Lionel Quirion knows a lot about birds: how a bluejay sings, what combination of sunflower seeds and other materials will bring them to his feeder, how a Slinky can be useful in keeping squirrels away from said feeder.

What he didn’t know was why there were so few seagulls flying over Hatch Hill Solid Waste Disposal Facility – a frequent gathering place for gulls – on New Year’s Eve morning.

“This is unusual,” Lionel said, standing outside his Subaru Forester, binoculars in hand.

Lionel was searching for gulls, and just about every other species of bird, on Saturday morning as part of an annual event held across the country: the National Audubon Society’s Christmas Bird Count, in which crews of birdwatchers drive across a designated part of the state they live in and count how many of each species of bird they see.

Lionel, 72, of Randolph, was joined by his grandson, 14-year-old Myles Quirion of Augusta.

What Hatch Hill lacked in seagulls it more than made up for in bald eagles and crows Saturday. More than 100 crows circled the landfill in droves, while a couple dozen eagles perched in pine trees overlooking the facility, occasionally taking flight and joining the other birds among the trash. A few other species also hung about the landfill: Snow buntings flew through at one point, while a group of wild turkeys waddled in the woods on the edge of the property.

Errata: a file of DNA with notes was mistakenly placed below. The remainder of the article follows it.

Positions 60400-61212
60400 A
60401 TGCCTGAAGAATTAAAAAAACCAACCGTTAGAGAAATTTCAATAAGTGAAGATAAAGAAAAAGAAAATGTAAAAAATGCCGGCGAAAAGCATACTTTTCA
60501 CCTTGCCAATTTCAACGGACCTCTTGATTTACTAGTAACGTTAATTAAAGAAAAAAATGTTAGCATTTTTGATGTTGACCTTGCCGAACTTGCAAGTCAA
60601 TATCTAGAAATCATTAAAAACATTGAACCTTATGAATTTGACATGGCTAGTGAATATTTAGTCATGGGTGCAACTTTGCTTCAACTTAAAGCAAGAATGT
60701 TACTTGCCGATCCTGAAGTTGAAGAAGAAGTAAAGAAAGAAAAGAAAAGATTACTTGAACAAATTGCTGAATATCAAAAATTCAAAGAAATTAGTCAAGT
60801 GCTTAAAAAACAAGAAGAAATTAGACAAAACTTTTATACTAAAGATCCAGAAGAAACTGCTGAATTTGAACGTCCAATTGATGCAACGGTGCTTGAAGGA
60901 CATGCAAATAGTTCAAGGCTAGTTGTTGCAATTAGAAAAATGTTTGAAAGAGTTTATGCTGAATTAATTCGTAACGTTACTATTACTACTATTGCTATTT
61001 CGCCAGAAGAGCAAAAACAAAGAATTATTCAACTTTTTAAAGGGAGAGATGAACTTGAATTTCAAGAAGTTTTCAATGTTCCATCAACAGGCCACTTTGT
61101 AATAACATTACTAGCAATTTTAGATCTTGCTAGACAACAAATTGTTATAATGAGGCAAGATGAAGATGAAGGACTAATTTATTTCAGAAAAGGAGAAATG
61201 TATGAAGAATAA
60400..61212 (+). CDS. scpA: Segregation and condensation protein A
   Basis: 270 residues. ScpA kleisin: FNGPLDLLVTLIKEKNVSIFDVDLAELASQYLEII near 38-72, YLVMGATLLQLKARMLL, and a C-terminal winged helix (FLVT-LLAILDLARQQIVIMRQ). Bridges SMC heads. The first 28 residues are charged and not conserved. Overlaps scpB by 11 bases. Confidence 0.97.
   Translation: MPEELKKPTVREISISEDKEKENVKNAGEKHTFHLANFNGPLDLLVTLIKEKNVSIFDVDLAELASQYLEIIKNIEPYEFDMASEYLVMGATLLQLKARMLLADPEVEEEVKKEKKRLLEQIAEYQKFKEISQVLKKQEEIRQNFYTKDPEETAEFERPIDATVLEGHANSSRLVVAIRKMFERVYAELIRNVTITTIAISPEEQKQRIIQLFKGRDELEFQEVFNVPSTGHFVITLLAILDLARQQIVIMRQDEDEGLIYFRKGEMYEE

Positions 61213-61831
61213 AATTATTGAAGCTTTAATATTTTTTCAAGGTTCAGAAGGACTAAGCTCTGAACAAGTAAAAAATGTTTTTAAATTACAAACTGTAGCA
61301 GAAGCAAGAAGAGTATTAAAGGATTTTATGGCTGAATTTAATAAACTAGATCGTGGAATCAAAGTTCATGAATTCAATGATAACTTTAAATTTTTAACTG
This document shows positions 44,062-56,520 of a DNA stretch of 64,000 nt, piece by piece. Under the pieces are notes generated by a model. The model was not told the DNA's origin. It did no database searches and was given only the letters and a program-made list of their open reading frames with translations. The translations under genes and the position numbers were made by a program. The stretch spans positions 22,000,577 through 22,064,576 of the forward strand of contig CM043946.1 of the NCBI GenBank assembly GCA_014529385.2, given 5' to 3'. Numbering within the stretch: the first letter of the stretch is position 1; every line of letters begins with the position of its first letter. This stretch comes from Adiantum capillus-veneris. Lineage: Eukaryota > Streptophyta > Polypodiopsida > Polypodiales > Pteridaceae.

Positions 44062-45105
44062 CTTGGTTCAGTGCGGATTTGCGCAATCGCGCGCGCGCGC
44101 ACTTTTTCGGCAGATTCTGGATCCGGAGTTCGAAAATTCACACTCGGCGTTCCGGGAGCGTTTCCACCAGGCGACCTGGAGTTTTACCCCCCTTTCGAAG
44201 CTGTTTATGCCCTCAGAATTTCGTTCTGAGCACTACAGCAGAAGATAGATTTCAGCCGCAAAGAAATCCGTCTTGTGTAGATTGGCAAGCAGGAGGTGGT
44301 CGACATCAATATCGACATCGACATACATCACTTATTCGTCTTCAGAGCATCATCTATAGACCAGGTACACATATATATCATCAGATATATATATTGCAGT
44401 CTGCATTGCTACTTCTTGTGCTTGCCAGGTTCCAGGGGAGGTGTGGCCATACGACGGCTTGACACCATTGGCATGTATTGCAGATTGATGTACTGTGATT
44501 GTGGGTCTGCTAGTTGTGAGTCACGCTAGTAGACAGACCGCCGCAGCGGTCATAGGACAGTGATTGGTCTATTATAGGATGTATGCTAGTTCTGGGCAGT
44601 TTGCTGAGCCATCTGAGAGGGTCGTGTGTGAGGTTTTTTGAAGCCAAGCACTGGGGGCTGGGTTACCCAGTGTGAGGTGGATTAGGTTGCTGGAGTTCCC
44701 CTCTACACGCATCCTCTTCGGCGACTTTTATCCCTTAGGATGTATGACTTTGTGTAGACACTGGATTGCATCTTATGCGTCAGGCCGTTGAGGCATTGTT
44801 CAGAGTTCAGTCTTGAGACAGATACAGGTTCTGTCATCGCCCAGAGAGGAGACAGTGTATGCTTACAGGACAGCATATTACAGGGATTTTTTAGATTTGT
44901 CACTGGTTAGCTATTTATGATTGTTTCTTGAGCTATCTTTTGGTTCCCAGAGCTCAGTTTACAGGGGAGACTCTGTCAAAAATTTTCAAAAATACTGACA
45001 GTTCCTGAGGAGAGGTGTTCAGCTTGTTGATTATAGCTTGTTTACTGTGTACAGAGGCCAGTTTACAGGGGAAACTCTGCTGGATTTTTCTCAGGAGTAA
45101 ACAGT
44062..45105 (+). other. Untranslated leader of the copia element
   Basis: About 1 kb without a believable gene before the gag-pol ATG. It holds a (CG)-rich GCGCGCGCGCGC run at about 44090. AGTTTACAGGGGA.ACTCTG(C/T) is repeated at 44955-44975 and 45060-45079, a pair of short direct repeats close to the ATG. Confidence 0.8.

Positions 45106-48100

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The Quirions had a list of species that included doves, woodpeckers, sparrows, starlings, waxwings, creepers, mocking birds and more, and they were driving around the southeast part of Augusta, making a tally every time they spotted one of each species. At the end of the day, Lionel said, all the birders counting in the area would gather at Viles Arboretum and total their numbers.

All the numbers collected in Maine would be forwarded to the National Audubon Society, which calls the Christmas Bird Count “the nation’s longest-running citizen science bird project.”

The Augusta area count originally was scheduled close to Christmas but was rescheduled because of bad weather. Because of the snow that has fallen over Kennebec County and the ice that has formed over lakes and ponds, Lionel did not think he would see some fowl that frequent the area.

 


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